Bernie Ecclestone has vowed to meet up with the organisers of the Chinese Grand Prix to 'see how we can help them', as Montreal confirmed it will not be on the Formula 1 calendar in 2009 and Shanghai hinted it may also be absent as of 2011.
China first welcomed F1 back in 2004, but the race has persistently been stymied by poor ticket sales and attendances, and a lack of any great interest in the local area – leading to tickets even having to be given away for free, it has been claimed, in a desperate bid to make the grandstands look fuller than they actually have been for television purposes.
Indeed, in the 2008 edition there was an entire grandstand left empty, and in 2007 the three-day ticket sales total was just 271,000, when the track can accommodate as many as 200,000 spectators a day.
There has never been a Chinese F1 driver in the 58-year history of the top flight, and last week the deputy director of the Shanghai Administration of Sports, Qiu Weichang, suggested that following the expiration of the Shanghai International Circuit's current contract in 2010, there may be no Chinese Grand Prix either [see separate story – click here
Ecclestone, however – who has been championing lucrative new races in the Middle and Far East for a number of years – is optimistic that matters will not come to that, despite the organisers counting considerable losses following the $400 million reported construction of the circuit and $33 million annual race fee.
“We have a contract until 2010 with an option for five years after that,” the Formula One Management chief executive told the Financial Times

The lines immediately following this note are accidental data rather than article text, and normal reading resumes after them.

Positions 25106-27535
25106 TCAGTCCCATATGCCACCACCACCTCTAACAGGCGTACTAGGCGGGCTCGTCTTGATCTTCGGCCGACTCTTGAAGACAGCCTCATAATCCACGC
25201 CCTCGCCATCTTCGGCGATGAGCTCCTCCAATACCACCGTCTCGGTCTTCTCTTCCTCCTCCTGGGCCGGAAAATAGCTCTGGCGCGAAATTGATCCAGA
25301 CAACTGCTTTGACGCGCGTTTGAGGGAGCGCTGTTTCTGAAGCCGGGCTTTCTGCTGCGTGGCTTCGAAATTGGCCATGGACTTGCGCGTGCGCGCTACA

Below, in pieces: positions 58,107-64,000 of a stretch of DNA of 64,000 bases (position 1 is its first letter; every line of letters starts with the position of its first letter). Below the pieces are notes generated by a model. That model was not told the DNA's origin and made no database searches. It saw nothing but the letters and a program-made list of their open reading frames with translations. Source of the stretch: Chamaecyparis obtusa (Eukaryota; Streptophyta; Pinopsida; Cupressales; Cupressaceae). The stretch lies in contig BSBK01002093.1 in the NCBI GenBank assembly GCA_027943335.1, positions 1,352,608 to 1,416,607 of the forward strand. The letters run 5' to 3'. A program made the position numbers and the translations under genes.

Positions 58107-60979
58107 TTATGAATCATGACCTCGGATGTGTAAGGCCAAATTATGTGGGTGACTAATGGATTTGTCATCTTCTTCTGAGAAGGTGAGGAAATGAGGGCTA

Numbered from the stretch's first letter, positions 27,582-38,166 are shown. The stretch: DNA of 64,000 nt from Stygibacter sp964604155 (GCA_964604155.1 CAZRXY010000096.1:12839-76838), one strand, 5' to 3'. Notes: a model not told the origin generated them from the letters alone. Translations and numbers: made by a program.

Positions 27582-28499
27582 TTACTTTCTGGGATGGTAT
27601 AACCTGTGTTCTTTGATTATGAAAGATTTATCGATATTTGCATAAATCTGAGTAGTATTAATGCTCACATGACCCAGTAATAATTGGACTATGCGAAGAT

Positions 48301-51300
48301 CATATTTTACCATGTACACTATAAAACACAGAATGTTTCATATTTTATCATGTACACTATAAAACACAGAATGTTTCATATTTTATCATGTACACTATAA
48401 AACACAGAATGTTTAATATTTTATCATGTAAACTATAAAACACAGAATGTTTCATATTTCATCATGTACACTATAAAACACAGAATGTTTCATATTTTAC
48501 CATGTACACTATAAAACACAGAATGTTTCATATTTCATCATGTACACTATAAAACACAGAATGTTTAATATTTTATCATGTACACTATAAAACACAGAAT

, explaining that the final say is up to Shanghai's government, rather than the organisation of the grand prix. “We will talk to them about it, and meet up and see how we can help them.”
A lack of such 'help' has been blamed for the failure of the Canadian Grand Prix to get itself re-instated on the 2009 schedule, with Ecclestone refusing to budge on his exacting financial demands and race promoters finally giving up the 'unreasonable' struggle [see separate story – click here
Meanwhile, the 78-year-old has praised the Bahrain Grand Prix – another one of F1's 'new breed' of grands prix, and similarly in existence since 2004 – as 'a fantastic success story' with 'an exciting, state-of-the-art set-up', and insisted that he expected the inaugural Abu Dhabi Grand Prix next November to be just as well-received.
“I have moved our sport into areas some people thought would never work,” Ecclestone reflected in an interview with Dubai-based newspaper Gulf News
. “Bahrain is one, and a fantastic success story that is, and there is Abu Dhabi to come at the end of next year.
“When Bahrain approached me I was more than happy, and ready, to give them the go-ahead. They spent $150m and it took six months to complete the project.
“What they have is an exciting, state-of-the-art set-up that is great for spectators, teams and VIPs alike. It will be the same, I am certain, with the Abu Dhabi project.”